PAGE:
Step Three: Do Your Job
Now that you’ve learned the first two steps of (1) unpacking fear, and (2) discerning between fear fact and fear fiction, let’s focus on how you can communicate your thoughts and feelings without predicting the reaction of the other person.
It is not your job to speculate about how your words will be interpreted, only to deliver them in an honest and respectful way. Think about how many times you have been reluctant to share honest criticism with a team member or direct report because you didn’t want them to feel discouraged or confronted. We tend to predict and assume what the reaction will be rather than keeping the focus on how we are delivering the message. How your words land on the other side is not your responsibility.
Focus on the ‘I’ instead of the ‘you’. Notice how many times you typically begin a statement with ‘you’ as in “You think X” or “You act like Y.” Both statements are presumptuous. We can’t possibly know what someone else’s thoughts or intentions are—we can only observe what they actually do and say, and then express how we feel about that. But we tend to draw conclusions about others’ words and behaviors. Conclusions which may be completely false. Keep your comments centered in the ‘I’. It’s not that you’re being self-involved or inconsiderate. On the contrary, you’re making the choice to conduct the discussion in a way that allows both parties to be respected and heard.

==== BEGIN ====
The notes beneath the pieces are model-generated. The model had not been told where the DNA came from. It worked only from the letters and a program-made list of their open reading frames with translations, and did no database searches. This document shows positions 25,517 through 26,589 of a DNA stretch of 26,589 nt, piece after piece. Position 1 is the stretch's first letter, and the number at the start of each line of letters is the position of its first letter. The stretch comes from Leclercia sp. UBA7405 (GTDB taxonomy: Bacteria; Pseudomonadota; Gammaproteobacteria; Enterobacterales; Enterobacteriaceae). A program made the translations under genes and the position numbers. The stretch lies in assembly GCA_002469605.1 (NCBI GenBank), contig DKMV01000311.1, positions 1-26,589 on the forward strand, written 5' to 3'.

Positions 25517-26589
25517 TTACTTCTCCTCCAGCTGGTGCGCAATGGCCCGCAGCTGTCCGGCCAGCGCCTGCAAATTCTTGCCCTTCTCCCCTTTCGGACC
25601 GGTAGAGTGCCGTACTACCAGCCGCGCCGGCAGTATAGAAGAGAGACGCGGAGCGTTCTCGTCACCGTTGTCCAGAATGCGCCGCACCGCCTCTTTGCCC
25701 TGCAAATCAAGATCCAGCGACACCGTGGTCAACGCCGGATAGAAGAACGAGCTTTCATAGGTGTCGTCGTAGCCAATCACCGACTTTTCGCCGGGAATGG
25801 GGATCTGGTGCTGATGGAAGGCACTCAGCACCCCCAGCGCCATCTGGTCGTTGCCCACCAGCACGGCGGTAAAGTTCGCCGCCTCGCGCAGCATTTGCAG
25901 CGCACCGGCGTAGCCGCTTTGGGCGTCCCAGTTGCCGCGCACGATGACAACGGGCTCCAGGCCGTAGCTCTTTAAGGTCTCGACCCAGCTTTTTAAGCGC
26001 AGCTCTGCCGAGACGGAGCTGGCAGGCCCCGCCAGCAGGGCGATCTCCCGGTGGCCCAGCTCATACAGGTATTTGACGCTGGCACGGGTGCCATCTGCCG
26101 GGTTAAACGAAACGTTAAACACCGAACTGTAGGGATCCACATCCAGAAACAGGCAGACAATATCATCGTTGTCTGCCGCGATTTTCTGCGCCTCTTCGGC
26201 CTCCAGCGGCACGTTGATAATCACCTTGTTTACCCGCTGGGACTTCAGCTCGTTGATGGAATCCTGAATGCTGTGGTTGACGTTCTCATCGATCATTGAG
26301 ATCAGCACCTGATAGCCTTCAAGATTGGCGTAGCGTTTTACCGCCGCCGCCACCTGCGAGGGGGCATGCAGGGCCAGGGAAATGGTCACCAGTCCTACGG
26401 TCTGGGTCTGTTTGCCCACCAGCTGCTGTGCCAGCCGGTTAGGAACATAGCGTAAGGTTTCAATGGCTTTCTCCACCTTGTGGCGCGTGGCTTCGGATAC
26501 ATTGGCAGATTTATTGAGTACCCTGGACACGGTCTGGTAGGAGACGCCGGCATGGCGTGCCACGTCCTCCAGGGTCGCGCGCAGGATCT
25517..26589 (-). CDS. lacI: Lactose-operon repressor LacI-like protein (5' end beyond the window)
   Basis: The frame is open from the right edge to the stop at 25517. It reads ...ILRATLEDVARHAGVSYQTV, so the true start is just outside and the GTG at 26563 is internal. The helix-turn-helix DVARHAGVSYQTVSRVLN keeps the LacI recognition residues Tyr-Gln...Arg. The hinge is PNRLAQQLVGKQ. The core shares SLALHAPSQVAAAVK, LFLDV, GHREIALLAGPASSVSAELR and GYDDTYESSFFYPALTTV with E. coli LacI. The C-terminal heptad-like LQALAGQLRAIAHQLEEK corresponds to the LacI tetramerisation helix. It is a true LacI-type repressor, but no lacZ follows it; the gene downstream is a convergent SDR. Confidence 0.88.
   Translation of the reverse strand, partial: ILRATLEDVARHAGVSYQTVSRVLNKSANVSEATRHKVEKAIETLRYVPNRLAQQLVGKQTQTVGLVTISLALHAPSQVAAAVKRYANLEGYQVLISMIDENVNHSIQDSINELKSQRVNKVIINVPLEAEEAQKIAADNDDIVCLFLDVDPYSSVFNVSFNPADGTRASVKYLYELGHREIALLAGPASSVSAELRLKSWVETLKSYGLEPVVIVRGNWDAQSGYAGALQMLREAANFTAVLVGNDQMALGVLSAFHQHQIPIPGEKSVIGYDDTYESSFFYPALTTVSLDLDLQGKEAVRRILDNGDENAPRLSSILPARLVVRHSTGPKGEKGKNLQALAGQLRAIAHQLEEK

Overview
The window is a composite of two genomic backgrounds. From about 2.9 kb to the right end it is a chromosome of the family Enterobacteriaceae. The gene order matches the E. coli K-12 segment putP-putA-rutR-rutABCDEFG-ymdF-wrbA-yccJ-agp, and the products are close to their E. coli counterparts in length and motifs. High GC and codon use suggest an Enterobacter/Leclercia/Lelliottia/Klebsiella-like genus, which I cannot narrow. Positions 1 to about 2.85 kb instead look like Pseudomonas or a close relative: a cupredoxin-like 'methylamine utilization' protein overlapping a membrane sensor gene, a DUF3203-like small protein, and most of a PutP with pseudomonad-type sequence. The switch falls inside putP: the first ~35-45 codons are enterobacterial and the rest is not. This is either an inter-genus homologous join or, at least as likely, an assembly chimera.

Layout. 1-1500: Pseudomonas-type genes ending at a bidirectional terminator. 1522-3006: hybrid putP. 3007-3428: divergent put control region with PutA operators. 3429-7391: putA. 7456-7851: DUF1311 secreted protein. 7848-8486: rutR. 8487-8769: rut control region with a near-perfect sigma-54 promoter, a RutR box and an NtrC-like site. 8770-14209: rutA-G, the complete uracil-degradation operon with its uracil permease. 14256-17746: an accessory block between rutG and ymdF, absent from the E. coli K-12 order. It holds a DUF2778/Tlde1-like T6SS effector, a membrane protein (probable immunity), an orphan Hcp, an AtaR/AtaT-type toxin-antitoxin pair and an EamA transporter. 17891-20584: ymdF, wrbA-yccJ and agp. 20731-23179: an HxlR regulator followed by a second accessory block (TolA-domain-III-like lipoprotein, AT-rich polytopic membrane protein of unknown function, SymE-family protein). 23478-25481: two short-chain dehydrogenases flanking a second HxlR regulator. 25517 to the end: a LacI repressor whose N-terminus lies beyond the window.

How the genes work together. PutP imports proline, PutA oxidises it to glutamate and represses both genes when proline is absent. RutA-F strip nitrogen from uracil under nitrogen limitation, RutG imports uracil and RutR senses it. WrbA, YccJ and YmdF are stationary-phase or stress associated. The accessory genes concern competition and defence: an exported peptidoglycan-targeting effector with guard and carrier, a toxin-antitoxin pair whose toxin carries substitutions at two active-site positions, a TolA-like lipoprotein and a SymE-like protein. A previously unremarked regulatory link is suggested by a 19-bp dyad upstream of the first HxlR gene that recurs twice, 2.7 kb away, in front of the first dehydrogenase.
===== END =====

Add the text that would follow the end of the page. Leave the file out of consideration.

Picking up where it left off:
Consider the ubiquitous phrase, “You made me feel Z.” This statement is a fallacy. We react to the actions and words of others based on our own life experiences and imprinting. No one else can control or dictate those reactions.
If you want to comment on the actions of another person, start by sharing how those actions affected you instead of presuming what prompted them. Instead of saying:
“You made me look bad when you questioned my approach to the project.”
Shift the language to:
“I felt dismissed and minimized when you questioned my approach to the project.”
This small wording adjustment makes a big difference. Instead of projecting assumptions, you are articulating your own feelings and impressions. A much better play, especially when the conversation has teeth.
Practice: Before broaching a difficult conversation, jot down a list of “I” statements that explain how YOU feel, what YOU think, and any questions you may have. The more you practice, the higher the probability that you’ll stay focused on your own thoughts and feelings in the conversation.
If you’d like to schedule a discovery call to discuss how I can help you or your team, click here.